My takeaway materializes then: the more we rely on technology these days, the more imperative these unplugged moments become. And when we travel, with loved ones or alone, our vacations, trips, getaways should always hope to contain these moments.

Unplugged moments from my own travels come to mind: that cozy train compartment when my best friends and I backpacked around Europe during college, the climb up Huayna Picchu with the kids above the historic sanctuary of Machu Picchu, that first pink glimpse of the Taj Mahal at sunrise, stepping into a silent cathedral in Salzburg in the middle of a hot summer day, sitting inside the coolness of Barcelona’s La Segrada Familia with my kids, staring up at all that soaring stained glass, standing alone on a Montauk beach in winter.

The off-season, empty of all the mayhem, is filled with powerful moments of appreciating preserved beauty. Go at sunrise, go to cold beaches in the winter. Go stroll in a park or get a little lost. Go out of your comfort zone, perhaps some cold-water surfing,


Kristin Senese of Corey’s Wave this winter in montauk. 🙂 Go Kristin!

or hop onto a paddle board in the middle of a snowstorm.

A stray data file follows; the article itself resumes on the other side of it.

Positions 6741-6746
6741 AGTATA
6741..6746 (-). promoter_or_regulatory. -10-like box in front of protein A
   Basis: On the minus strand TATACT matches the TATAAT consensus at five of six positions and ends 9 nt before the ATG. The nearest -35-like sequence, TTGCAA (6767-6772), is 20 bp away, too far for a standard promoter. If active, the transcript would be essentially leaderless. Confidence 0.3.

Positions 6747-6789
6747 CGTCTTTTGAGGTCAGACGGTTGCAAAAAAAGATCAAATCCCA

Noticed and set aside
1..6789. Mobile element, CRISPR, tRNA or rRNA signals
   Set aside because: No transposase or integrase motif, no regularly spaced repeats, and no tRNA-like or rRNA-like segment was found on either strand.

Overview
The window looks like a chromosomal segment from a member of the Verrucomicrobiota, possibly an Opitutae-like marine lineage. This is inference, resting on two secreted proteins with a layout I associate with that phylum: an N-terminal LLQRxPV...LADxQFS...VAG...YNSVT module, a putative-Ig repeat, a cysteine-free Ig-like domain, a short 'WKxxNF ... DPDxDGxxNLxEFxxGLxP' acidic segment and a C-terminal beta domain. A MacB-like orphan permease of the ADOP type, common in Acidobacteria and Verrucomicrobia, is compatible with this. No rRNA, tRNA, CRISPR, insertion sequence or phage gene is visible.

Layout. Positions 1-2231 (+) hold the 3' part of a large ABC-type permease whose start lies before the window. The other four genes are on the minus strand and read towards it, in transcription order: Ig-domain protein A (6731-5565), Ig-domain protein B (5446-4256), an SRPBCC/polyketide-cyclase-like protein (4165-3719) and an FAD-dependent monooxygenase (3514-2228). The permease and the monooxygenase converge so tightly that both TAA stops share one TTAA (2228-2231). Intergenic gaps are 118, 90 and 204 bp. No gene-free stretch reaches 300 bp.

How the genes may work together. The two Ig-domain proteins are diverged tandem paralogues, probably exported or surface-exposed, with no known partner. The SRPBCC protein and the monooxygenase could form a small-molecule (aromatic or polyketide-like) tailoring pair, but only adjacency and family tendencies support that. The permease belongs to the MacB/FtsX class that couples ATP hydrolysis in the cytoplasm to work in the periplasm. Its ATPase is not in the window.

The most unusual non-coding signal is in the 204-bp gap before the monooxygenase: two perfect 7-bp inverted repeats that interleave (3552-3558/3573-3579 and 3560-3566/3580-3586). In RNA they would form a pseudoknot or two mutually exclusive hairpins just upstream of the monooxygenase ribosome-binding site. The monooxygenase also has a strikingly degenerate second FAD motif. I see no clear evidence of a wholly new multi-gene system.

Go find the empty spaces of the Long Island Sound in the middle of winter–be out there when no one else is–and take a look around.

It is such a magical and timeless space. We are so lucky to live right here in Rye, with so much of this natural beauty right at our doorstep. Merry Christmas, and go get out there, the sea is calling.

Letting Go of Grandma, in Northern Spain


Grandma (Angelita) far left, 1947

It is November 15, 2017 and Grandma “Angelita” Newton would have been 96 today. So, I am marking the occasion of her birthday by finally sharing this very personal story. We made a family pilgrimage up to the north of Spain last summer, to retrace grandma’s unusual childhood. The trip was a memorial, a tribute. But mostly, it was a goodbye.

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Grandma’s house in La Frecha, Asturias, Spain

Maria de los Angeles “Angelita” Gilbert Alonso was born in Barcelona in 1921 and lived on Valencia street. But she was abruptly taken from her mother, by her father, and brought up to the north of Spain when she was only 19 months old, along with her brother Wilson, who was just three years old. These two young children were left in a town called La Frecha, located in Asturias, Spain.

My mom and dad, my aunt Pam and uncle Ben, my cousins Janine and Christine (and their husbands) and I met up in Madrid.

The nine of us, ranging in age from 34 to 75, meandered around Puerta del Sol and Plaza Mayor taking selfies and eating large quantities of tapas, as Americans tend to do.